Election day voting, so far, is a trinkle.

Through early afternoon, few voters were out but election officials are hopeful it will pick up later as people vote on their way home from work.

Just before noon, only 185 people had cast ballots at the Wesley Chapel Library, where 2,796  are assigned to vote.

Ditto for the Salem Middle School Precinct which has 3,332 voters. At 12;22 p.m.,  only 259 voters had cast ballots.

At noon, Stonecrest City Council member Diane Adoma  had transported 16 voters to and from four precincts at New Birth Missionary Baptist Church, and Flat Rock, Stoneview and Murphey Candler elementary schools.

Adoma and the Blue Bus offered free rides to the polls to encourage people to vote. 

Election day voting slow

Diane Adoma

Adoma said she didn’t want lack of transportation to prevent people from voting.

“We’re trying to bring awareness to the importance of every single vote because our turnout is low and we’ve got to do a better job of that,” she said.

Most of the voters she and  longtime Lithonia resident Idonia Hunter assisted on May 22 were in their 40s or older. Some were casting ballots for the first time.

“We had one lady in her f40s who had never voted before because she just didn’t think her vote mattered,” Adoma said. “It was a delight to take her to the polls.”

Hunter, a DeKalb resident of 40 years, says to make a difference you have to get out and vote.

Election day voting slow

Idonia Hunter

She is excited about the prospect of a female governor, and voted early for Democratic candidate Stacey Abrams in hopes of  seeing  the HOPE scholarship expanded.

“I had two kids fortunate enough to benefit from the HOPE scholarship, and now one is a pharmacist and the other is working on a doctorate in education,” Hunter said. “Our children is our future and the governor race is so important because that’s what really runs this state.”

Adoma, who voted on election day, won’t say which box she ticked for governor, but confirmed her support for incumbent DeKalb Superior Court Judge Courtney Johnson, as well as for attorney Tunde Akinyele in the race to succeed DeKalb Superior Court Judge Daniel Coursey, who is retiring at the end of December.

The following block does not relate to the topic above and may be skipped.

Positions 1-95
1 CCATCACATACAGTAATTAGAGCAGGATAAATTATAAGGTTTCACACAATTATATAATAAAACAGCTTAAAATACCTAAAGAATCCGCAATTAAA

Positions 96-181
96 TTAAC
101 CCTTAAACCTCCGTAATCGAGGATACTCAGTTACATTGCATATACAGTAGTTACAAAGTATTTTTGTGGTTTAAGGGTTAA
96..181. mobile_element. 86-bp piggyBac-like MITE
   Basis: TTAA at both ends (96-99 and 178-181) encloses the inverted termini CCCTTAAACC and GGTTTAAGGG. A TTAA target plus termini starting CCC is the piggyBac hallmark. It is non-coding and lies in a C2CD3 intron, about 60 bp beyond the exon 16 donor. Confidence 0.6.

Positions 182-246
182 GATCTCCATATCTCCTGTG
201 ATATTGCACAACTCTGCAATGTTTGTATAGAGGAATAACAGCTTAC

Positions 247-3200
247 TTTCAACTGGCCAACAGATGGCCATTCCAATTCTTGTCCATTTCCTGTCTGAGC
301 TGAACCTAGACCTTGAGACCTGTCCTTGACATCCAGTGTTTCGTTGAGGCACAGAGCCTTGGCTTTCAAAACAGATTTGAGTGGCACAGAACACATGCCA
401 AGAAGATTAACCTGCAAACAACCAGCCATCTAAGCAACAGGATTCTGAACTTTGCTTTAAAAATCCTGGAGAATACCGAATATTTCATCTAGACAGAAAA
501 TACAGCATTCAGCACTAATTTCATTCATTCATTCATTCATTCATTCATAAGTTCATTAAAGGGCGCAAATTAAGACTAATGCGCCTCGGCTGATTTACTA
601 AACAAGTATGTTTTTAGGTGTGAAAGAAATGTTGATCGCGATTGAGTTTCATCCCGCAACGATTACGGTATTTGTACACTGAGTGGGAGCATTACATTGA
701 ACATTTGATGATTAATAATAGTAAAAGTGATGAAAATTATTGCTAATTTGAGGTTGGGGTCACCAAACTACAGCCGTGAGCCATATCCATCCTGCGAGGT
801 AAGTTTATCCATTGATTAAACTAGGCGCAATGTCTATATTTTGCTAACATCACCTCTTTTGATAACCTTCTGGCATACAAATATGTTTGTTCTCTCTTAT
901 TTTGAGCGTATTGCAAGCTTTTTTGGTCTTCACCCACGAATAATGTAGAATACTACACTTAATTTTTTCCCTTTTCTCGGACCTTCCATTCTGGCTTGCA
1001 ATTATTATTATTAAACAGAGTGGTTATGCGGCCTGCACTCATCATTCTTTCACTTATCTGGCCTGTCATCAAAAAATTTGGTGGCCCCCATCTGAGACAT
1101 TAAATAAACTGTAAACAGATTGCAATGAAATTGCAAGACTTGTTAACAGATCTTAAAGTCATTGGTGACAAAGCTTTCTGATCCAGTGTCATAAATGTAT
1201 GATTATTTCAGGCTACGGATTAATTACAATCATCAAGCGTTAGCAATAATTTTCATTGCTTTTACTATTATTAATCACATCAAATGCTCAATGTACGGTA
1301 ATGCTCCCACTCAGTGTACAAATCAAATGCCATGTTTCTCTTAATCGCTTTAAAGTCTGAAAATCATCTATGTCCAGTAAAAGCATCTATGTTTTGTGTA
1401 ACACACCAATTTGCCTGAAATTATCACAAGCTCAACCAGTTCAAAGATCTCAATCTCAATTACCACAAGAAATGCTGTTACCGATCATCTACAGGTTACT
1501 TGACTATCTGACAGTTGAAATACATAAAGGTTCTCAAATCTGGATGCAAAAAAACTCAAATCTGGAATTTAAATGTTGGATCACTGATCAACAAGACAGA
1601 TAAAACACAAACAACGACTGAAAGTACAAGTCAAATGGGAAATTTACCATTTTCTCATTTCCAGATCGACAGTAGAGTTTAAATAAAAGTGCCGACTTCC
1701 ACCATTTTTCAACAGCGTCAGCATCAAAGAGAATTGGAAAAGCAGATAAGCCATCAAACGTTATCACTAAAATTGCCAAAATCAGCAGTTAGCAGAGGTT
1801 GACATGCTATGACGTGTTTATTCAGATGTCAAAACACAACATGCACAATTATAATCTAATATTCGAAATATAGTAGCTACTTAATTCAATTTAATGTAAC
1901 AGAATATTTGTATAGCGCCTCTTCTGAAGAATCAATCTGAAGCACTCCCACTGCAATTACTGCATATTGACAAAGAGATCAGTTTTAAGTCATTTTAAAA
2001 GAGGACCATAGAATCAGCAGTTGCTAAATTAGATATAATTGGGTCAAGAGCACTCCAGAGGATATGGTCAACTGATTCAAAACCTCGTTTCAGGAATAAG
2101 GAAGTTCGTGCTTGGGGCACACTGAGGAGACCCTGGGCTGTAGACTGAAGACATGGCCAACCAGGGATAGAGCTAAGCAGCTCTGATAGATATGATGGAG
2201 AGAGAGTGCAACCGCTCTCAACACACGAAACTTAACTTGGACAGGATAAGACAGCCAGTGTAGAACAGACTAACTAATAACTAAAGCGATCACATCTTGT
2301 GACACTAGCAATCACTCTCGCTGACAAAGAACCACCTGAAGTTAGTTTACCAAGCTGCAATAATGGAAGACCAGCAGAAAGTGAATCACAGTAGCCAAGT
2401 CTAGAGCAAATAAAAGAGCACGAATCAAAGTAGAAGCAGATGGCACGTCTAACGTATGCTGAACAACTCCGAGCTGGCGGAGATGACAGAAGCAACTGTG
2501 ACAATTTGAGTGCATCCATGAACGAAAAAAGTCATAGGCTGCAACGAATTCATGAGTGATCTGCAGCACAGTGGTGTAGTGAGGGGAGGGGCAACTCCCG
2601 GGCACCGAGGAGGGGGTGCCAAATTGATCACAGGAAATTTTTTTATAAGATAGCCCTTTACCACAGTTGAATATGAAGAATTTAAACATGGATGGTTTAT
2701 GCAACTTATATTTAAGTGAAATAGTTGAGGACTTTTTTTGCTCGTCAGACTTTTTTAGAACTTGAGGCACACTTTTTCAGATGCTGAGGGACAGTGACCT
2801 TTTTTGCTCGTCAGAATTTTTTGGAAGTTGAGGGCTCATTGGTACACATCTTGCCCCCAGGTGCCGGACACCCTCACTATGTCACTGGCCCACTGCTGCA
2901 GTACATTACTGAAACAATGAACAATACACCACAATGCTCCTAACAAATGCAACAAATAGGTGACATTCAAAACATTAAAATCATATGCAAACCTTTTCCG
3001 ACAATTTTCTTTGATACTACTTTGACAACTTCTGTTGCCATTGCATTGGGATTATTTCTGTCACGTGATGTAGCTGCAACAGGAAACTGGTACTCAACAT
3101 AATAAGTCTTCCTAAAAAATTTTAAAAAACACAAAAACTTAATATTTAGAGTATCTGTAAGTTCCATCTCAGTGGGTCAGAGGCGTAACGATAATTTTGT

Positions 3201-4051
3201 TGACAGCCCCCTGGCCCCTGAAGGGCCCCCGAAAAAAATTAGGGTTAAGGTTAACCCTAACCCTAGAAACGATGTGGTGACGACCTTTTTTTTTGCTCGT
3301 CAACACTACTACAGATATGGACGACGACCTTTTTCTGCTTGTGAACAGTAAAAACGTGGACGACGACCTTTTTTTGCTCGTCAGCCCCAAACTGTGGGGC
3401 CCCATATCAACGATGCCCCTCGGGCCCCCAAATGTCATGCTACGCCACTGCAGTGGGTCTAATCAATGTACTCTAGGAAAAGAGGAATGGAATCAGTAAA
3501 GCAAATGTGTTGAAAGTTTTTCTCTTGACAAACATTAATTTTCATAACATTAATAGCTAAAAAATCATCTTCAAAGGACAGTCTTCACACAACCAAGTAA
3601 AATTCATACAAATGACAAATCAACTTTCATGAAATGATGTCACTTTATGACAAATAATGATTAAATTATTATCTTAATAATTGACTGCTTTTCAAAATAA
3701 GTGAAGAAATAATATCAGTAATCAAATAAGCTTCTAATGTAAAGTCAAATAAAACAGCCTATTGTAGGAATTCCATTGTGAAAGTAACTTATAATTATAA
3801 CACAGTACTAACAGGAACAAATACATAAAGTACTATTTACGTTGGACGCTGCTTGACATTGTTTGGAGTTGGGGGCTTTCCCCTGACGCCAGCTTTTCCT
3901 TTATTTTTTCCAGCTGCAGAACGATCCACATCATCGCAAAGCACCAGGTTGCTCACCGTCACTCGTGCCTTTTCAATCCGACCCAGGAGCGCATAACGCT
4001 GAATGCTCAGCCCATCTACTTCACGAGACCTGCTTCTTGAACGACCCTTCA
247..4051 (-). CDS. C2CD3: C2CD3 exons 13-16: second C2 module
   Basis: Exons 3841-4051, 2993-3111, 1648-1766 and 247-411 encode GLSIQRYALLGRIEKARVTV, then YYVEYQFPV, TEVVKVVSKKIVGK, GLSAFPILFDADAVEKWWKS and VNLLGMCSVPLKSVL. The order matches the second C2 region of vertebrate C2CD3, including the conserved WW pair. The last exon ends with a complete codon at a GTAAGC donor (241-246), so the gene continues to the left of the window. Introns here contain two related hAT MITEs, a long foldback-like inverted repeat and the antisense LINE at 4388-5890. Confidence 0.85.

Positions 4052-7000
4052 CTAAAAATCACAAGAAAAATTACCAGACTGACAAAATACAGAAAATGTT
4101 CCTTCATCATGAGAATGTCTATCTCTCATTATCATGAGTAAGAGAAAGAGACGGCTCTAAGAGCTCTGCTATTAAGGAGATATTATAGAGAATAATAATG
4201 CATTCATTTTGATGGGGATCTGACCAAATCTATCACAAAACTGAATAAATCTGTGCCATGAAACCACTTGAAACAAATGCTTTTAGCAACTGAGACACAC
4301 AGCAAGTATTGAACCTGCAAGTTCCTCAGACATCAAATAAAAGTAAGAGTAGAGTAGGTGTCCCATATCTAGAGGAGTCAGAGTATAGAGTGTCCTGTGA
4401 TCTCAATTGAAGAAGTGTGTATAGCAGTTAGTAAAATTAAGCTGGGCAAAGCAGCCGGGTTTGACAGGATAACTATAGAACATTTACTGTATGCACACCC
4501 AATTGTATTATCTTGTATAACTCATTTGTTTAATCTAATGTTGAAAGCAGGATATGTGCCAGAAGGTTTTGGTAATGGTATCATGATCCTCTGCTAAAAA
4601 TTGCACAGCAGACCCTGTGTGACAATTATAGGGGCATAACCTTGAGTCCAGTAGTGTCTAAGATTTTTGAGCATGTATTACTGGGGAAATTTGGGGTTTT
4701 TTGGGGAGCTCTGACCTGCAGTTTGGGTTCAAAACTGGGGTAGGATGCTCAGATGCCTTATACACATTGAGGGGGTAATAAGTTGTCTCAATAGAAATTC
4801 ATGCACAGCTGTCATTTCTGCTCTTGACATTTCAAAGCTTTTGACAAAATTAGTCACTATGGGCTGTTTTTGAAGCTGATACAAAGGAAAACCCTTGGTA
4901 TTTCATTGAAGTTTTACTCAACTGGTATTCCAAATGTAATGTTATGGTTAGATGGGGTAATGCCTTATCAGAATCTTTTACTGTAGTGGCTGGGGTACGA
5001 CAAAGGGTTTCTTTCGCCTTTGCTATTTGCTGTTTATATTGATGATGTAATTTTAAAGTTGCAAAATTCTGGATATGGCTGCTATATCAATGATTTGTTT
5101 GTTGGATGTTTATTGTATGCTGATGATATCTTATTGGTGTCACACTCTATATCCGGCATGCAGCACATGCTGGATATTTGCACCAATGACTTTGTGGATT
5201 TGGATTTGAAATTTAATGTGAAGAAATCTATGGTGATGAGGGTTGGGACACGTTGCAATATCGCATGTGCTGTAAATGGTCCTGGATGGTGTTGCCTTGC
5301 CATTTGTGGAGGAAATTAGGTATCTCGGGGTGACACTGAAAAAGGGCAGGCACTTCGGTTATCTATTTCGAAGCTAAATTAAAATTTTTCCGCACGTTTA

“I try to look for who can do the best job,” she said. “When I looked at that ballot I saw some two-edged swords, but it’s still important to cast a vote.”

Carl Avant, who said he was paid $100 to hold up a sign for Superior Court Judge candidate Genet Hopewell outside the school  said a lot of the cars pulling in ere not dropping off students.

“I think we need a change in DeKalb,” he said.

Just a few steps away, Glenwood resident Larry McAfee stood holding a sign in support of Johnson retaining her seat on the bench.

 “I voted for Johnson this morning,” McAfee said.

Early was also slow in DeKalb which has   517,759 registered voters.  In the 18 days of advance in-person voting, only 21,545 voters cast ballots in the primaries and non-partisan elections.

The county has 471,449 active voters, defined as people who voted in the last two elections in the county.

Election officials have predicted a 20 percent turnout.

The polls are open until 7 p.m.

Election day voting slow

Carl Avant promotes DeKalb Superior Court Judge candidate Genet Hopewell outside a voting precinct at Salem Middle School in Lithonia on May 22.

Avant, an Atlanta resident, said although he didn’t live in DeKalb he supports Hopewell because the incumbent - Judge Johnson - is “lousy.”

“I think we need a change in DeKalb,” he said.

Just a few steps away, Glenwood resident Larry McAfee stood holding a sign in support of Johnson retaining her seat on the bench.

He too spent 12 hours on the side of Salem Road opposite the entrance to the school, amidst a cluster of campaign signs and other paid sign-holders.

Election day voting slow

Glenwood resident Larry McAfee promotes incumbent DeKalb Superior Court Judge Courtney Johnson outside a voting precinct at Salem Middle School in Lithonia on May 22.

“I voted for Johnson this morning,” McAfee said.